The Asian long-horned beetle poses a serious threat to Canada’s forests and trees.
Learn more about the ALB
ALB in its adult form is a has a black body, blue-white bands on long antennae (the “horns”), blue leg bands, and a starry sky pattern of white spots of various sizes on its wing casings. In its larval (instar) stages it exists as a large grub that, 2 weeks after been laid as an egg on the surface of the host hardwood tree, enters through the bark to consume the relatively nutrient-rich tissues underneath, slowly girdling the tree’s life support system beneath the bark. After a period of 1-2 years, the larva pupates and emerges from the tree as an adult beetle by chewing a relatively large (typically 10 millimetres diameter) perfectly round exit hole.
The ALB disrupts the tree’s life support system, which results in a rapid decline with crown and branch death within three or four years, and mortality of the tree within 15 years of initial infestation. During this time some trees may become hazardous. Infested trees do not recover.
Tree species in Canada susceptible to ALB
High risk, preferred host species
Maple - Acer spp. Willow - Salix spp. Elm - Ulmus spp. Buckeye, horse chestnut - Aesculus spp. Sycamore, London plane - Platanus spp. Birch - Betula spp. Ash - Fraxinus spp. Mountain ash - Sorbus spp. Poplar, cottonwood - Populus spp. Katsura - Cercidyphyllum spp. Golden rain tree - Koelreuteria sp.
Control of ALB is overseen by the CFIA. Control and eradication is achieved by destroying all infested and high-risk species of trees within a defined control zone, usually 400m radius from a confirmed host tree. The CFIA and municipalities work together to remove all trees of the species that can be hosts to ALB, whether the trees are infested or not, on private and public lands. Monitoring continues for several years, until the CFIA is satisfied the pest has been eradicated.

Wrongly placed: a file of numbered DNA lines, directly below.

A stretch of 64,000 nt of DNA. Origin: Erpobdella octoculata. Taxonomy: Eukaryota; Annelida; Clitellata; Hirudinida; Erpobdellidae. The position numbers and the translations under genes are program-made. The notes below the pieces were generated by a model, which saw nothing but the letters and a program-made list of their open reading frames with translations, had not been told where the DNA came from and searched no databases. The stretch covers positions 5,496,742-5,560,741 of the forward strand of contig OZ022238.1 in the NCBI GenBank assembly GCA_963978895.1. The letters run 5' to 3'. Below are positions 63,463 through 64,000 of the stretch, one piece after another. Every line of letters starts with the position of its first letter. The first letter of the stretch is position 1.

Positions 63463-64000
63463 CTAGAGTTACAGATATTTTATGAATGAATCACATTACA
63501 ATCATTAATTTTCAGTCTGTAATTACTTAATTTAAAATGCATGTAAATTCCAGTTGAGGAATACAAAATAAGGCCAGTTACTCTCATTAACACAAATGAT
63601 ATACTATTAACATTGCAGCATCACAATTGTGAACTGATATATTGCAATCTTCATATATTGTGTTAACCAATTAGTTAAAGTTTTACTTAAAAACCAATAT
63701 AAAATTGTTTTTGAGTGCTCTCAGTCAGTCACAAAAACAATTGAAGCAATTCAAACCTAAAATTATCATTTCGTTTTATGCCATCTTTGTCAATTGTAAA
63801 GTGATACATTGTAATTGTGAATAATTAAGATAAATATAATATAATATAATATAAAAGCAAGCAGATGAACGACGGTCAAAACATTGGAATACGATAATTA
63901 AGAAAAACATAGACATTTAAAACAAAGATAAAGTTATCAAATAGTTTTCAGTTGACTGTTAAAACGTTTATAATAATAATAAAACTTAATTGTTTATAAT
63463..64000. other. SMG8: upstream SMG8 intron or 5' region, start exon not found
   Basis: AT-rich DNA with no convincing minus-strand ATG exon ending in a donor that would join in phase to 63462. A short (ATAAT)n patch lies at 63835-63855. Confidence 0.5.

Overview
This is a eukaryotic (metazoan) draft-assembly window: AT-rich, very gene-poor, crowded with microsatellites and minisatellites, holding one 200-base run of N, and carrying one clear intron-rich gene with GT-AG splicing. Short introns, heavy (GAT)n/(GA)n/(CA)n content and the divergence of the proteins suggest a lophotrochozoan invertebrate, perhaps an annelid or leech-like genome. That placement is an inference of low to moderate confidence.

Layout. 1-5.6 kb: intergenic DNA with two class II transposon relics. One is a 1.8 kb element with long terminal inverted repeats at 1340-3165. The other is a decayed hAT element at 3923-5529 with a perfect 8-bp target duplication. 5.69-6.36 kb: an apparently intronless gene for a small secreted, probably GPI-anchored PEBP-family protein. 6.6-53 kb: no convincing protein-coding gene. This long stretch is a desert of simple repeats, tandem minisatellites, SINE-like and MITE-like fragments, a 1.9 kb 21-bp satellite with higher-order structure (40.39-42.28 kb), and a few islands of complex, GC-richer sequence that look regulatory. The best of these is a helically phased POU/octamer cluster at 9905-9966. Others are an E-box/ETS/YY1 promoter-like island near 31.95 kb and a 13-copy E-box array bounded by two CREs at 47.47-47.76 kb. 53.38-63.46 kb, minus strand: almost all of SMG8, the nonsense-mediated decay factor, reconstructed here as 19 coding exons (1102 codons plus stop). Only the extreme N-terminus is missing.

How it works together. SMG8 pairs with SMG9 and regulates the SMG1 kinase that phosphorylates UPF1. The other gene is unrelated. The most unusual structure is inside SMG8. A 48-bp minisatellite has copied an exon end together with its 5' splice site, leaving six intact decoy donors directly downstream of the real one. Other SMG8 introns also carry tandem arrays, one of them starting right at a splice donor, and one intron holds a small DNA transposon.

Emerald Ash Borer
The Emerald Ash Borer (EAB) is a metallic green wood-boring beetle of about 1 to 1.5 cm in length that attacks all native species of ash trees, typically killing them in two to three years. Its larva bore tunnels inside the tree, feeding off the inner bark until the tree dies.
EAB poses a significant risk to about 700,000 trees in our City. Use the EAB Identification Guide to identify EAB and Ash trees and trees that may be infected by EAB.
The Canadian Food Inspection Agency (CFIA) has issued a “Ministerial Order” on all of Middlesex County, including the City of London, to help slow the spread of the EAB. Property owners and residents in Quarantine Zones face strict restrictions on the movement of ash and firewood.
Ash materials and firewood cannot be taken out of the Quarantine areas. Instead, you can bring any ash materials and firewood to the three yard waste processing depots (Oxford St. West EnviroDepot , Clarke Road EnviroDepot and the Depot located at Try Recycling on Clarke Rd). Ash materials will also be picked up if properly package during the curbside collection of yard waste.